More than 10 years on, the accidents have triggered debate again and raised questions about the safety of the practice. An online petition to make it mandatory to transport workers in buses or vans has got more than 8,800 supporters as of Tuesday.
Member of Parliament Alex Yam said in a Facebook post that he had raised concerns about this back in January 2012, and that the accident on Tuesday showed that the additional measures “are still insufficient for the safe transport of workers”.
“I will be urging the ministry to further review suggestions made since 2010 … to consider legislating that employers must transport their workers in mini buses or buses with compulsory seat-belting,” he wrote.
“While there will definitely be additional costs to such policies but these pale in comparison to the loss of a young life who is far from home trying to earn a living for his family.”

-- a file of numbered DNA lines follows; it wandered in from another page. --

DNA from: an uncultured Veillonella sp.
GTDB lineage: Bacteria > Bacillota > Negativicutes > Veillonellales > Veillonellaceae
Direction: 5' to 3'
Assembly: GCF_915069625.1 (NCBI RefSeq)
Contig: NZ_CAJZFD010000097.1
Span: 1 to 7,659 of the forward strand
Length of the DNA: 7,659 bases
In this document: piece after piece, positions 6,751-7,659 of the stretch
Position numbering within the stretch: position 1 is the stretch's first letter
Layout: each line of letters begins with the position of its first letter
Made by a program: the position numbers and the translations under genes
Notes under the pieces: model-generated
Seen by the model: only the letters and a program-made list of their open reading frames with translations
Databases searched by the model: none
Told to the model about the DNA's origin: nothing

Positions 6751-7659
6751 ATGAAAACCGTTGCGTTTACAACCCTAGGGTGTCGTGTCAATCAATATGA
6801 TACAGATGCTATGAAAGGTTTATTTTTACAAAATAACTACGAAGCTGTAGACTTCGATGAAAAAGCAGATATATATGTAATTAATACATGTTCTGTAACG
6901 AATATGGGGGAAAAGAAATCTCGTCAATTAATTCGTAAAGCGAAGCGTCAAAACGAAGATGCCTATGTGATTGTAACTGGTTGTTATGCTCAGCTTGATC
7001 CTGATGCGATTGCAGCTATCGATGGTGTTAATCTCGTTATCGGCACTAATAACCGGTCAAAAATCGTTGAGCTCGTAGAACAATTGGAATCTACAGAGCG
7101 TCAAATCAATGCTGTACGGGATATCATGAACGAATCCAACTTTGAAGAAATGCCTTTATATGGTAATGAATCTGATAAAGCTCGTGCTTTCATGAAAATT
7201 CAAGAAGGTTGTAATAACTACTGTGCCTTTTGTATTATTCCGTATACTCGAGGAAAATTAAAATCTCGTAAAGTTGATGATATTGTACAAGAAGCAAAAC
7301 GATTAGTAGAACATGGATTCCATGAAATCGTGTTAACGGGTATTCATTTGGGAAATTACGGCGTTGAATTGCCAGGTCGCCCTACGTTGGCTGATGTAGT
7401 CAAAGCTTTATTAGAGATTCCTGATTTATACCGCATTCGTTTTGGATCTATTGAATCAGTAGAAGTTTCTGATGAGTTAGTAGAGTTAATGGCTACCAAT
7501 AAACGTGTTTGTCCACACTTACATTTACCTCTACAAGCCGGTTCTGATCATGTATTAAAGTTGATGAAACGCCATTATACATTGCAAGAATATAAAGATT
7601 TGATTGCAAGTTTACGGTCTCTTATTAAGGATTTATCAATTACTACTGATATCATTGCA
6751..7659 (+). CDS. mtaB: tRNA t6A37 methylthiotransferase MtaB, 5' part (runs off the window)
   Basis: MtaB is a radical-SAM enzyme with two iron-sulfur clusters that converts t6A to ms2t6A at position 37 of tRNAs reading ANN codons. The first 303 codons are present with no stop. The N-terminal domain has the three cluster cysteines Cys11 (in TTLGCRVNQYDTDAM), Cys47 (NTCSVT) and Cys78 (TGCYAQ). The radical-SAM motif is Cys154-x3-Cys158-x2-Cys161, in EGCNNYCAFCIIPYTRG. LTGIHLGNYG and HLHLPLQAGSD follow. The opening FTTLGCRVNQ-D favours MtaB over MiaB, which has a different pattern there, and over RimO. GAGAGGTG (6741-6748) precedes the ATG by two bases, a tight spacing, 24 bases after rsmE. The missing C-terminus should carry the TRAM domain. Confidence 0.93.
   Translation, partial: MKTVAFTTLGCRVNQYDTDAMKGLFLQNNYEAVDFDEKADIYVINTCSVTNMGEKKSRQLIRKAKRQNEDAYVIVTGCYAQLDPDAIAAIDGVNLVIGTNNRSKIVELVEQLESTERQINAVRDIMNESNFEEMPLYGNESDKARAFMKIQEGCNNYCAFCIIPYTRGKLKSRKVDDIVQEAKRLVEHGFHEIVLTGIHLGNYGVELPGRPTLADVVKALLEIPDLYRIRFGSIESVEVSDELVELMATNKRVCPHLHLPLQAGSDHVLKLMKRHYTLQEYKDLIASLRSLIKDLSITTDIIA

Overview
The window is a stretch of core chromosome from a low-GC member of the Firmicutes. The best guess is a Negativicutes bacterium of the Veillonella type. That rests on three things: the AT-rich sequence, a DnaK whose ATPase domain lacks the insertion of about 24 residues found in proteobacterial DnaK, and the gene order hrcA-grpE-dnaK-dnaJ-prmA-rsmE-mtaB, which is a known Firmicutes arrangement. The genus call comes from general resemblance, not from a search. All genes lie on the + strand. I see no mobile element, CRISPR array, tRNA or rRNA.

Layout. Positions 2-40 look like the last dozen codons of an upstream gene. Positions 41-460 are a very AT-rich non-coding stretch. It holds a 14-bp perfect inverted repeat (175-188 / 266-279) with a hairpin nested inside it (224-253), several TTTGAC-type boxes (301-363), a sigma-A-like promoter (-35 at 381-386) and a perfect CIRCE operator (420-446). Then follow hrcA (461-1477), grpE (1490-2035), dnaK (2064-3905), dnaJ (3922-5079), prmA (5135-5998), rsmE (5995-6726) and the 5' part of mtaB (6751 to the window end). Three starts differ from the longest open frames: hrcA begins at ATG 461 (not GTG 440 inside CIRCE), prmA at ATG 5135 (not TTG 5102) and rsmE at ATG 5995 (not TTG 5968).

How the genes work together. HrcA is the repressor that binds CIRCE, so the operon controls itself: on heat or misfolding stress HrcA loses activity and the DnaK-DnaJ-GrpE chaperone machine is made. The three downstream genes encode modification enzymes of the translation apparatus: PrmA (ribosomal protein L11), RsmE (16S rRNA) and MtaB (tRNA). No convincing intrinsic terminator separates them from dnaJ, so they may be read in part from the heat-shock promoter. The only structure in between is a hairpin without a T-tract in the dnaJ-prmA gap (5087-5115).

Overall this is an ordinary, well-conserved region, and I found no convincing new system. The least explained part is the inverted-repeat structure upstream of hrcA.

Some have also asked if the drivers are getting enough rest given the long hours that they work.
In a Facebook post, non-governmental organisation It’s Raining Raincoats said that it has heard reports of migrant workers who work late into the night before waking up “in the wee hours” to ferry workers. 
“We have also heard that drivers may be docked wages if they are late. Given how low their wages are to begin with, the vagaries of traffic situations on our roads and the fact they these lorries run multiple trips, the drivers may be under tremendous pressure,” it wrote.
Chairman of the Alliance of Guest Worker Outreach (AGWO), Sam Gift Stephen, has been talking to employers and workers about the issue recently. He said that the transport arrangements and drivers’ working hours can vary widely depending on the companies’ policy.
They do have to wake up very early, but some get to rest in the middle of the day.
“If it’s made mandatory and made compulsory for every guest worker to be ferried up and down to the workplace with a bus, that will be the most ideal situation … (but) cost is going to be one big factor,” he said, adding that it is harder for small companies with fewer workers to afford this.